One of the characteristics unique to humans is the creation of art. Some people have made desperate attempts to prove that gorillas, chimps, and elephants create art. When you look at their “art,” you realize that it is merely swashes of color enabled by the researchers working with the animals. Is art just something that evolved, or could Adam create art?
Archaeologists and other scientists have found that ancient humans created art. That very ancient art is not simple swashes of color but complex pictures. Paintings found on the Indonesian island of Sulawesi seem to portray a fight between a group of pigs. This discovery is significant because evolutionists have always maintained that humans did not create art until Ice Age Europe. They insisted that humans had not evolved to the point of being able to express historical events in pictures until that time.
Archaeologists have found an even older example of artwork in the Ramie region of Israel, and it consists of symbols cut into a bone fragment. Symbols tell of beliefs beyond survival and express thoughts beyond the mundane affairs of life. People used symbolic expressions from the very beginning of human history. These examples tell us that humans were created with the capacity to express themselves in art.
So the answer to the question, “could Adam create art” would be “yes.” The unique capacities of humans were built into Adam because he was created in the image of God. The human spiritual makeup expressed itself in art from the earliest days of human existence.
Genesis 4:19-26 tells about the first descendants of Adam and Eve. Jubal “was the father of all who play the harp and flute.” Those verses also tell us that Tubal-Cain was the first artisan in brass and iron. These descriptions were all before the birth of Seth. That means Adam and Eve were still around as musical instruments and artisans in metal were doing their creative works.
Many people misunderstand what it means to be created in the image of God. If you think that God is an “old man in the sky,” then you probably believe that God looks like you. I have a whole shelf of children’s books that portray God as a caucasian, male, old white-bearded man in the sky. I have a few that show God as a man of color. I have one that shows Him as an oriental. All of these are dead wrong and can lead a child to misunderstand an essential concept that we are created in the spiritual image of God. God is not any racial, ethnic, sexual, or aged physical being (John 4:24). We know this is true because we see God’s image in human creativity and spirituality.
The March 2020 issue of Scientific American (page 70-73) carried an interesting article by Kateb Wong titled “The First Story.” She begins a report on new archeological discoveries by saying, “Homo sapiens is the only species known to make figurative art, engage in spiritual thinking, and convey fictional tales through imagery.” We suggest that this is true because humans are the only life-form created in the image of God. We see God’s image in human creativity and spirituality. We don’t see this ability developing gradually over a long period of evolutionary change. The article reports on cave paintings discovered by archaeologists on the Indonesian island of Sulawesi.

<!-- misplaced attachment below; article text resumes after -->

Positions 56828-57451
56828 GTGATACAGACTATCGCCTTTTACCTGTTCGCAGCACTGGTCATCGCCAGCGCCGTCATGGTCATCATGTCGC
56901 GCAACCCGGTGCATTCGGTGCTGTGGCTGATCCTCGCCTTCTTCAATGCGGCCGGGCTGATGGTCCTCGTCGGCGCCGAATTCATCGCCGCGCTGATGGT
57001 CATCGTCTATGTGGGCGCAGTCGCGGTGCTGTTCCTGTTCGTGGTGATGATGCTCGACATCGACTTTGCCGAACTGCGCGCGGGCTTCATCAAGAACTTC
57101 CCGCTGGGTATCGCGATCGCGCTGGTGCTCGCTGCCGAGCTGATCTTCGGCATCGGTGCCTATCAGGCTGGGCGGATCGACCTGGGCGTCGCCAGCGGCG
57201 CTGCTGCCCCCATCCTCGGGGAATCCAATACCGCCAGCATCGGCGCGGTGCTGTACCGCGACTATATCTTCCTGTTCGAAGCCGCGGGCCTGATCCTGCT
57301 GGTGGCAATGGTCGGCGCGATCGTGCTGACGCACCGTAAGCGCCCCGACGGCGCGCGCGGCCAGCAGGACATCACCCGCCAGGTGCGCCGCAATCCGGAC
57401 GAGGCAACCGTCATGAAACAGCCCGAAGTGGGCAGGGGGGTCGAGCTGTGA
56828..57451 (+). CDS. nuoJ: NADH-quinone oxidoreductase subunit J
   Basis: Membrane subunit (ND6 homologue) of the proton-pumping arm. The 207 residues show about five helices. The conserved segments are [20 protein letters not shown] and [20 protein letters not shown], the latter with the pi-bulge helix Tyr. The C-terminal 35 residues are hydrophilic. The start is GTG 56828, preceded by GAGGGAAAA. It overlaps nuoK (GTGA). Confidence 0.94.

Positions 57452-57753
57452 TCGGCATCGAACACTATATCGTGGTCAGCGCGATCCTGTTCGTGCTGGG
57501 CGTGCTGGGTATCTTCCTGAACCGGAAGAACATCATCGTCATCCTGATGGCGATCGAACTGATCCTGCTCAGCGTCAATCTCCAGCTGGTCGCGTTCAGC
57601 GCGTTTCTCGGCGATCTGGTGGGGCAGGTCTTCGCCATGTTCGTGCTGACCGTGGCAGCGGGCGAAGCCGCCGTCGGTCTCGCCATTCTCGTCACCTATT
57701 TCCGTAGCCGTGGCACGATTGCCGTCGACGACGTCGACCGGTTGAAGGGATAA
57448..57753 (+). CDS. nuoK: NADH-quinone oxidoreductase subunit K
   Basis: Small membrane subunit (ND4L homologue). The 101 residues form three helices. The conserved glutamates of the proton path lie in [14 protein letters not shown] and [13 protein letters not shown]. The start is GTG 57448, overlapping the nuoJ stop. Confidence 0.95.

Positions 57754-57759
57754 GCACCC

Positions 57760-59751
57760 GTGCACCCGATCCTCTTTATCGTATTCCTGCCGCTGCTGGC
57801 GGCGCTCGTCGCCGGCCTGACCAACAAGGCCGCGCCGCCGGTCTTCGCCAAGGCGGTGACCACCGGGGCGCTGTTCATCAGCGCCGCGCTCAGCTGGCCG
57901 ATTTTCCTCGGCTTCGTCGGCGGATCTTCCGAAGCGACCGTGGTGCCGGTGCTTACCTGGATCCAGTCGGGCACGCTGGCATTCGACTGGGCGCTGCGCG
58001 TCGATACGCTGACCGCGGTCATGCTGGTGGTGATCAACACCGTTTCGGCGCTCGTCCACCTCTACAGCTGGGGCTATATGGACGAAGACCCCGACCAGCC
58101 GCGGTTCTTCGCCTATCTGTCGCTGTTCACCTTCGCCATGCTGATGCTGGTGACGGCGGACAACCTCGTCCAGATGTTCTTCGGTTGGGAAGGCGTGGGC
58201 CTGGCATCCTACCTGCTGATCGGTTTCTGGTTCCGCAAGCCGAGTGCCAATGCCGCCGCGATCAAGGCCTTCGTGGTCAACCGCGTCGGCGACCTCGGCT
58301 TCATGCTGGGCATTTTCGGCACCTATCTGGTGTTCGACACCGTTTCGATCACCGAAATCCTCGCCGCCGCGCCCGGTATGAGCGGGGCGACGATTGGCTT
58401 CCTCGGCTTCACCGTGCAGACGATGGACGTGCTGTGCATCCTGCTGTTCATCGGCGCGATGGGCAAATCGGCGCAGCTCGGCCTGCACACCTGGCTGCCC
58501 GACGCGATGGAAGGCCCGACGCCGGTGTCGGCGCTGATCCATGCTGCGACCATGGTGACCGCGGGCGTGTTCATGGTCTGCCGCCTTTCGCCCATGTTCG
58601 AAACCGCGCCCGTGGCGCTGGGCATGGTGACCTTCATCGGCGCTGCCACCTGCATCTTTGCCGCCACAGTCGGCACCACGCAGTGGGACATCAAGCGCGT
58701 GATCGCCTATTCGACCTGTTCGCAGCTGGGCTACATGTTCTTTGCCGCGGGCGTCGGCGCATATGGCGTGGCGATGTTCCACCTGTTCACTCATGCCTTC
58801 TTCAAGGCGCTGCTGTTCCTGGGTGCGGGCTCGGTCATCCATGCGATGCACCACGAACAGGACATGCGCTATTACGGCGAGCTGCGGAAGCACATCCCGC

What the paintings describe is a hunt. Six hunters using ropes or spears confront a large buffalo. Nearby more hunters are attacking other buffalos and pigs. One of the hunters is a therianthrope, meaning a spiritual leader and similar to the minotaur of Greek mythology. The researchers suggest that the scene shows a communal hunting strategy or game drive in which prey are flushed from cover and driven toward other hunters. These paintings are high up in hard to reach caves, and they appear to be made for cultural and symbolic use.
These are the oldest artworks anthropologists have ever found that depict a story. They show the uniqueness of humans from their earliest days on Earth. When God excluded humans from the “Garden,” they left with no experience, tools, or data. They had to start at the very beginning of the learning curve, but their desire for self-expression artistically and spiritually was in full operation. These ancient drawings display God’s image in human creativity and spirituality.
The biblical definition of humans involves our being created in the spiritual image of God.
In April 2017, the journal Proceedings of the National Academy of Sciences, published a study concerning areas in Indonesia where some of the oldest cave art has been found on the island of Sulawesi. (Pictured) In 2014, cave art was found that dated back to 40,000 years ago. The new study reports on remarkable pieces of handmade jewelry found in the same area dating back to 30,000 years ago. Jewelry pieces include beads and pendants.
The “image of God” in humans doesn’t refer to our physical appearance, but our capacity to engage in spiritual things–worship, music, art, using symbolism, feeling guilt, and being sympathetic. Artwork shows spiritual events and practices. Finding these artifacts so early in human history is a strong indication that it was not something that evolved as culture moved into the modern era. It was present in the earliest days of human existence.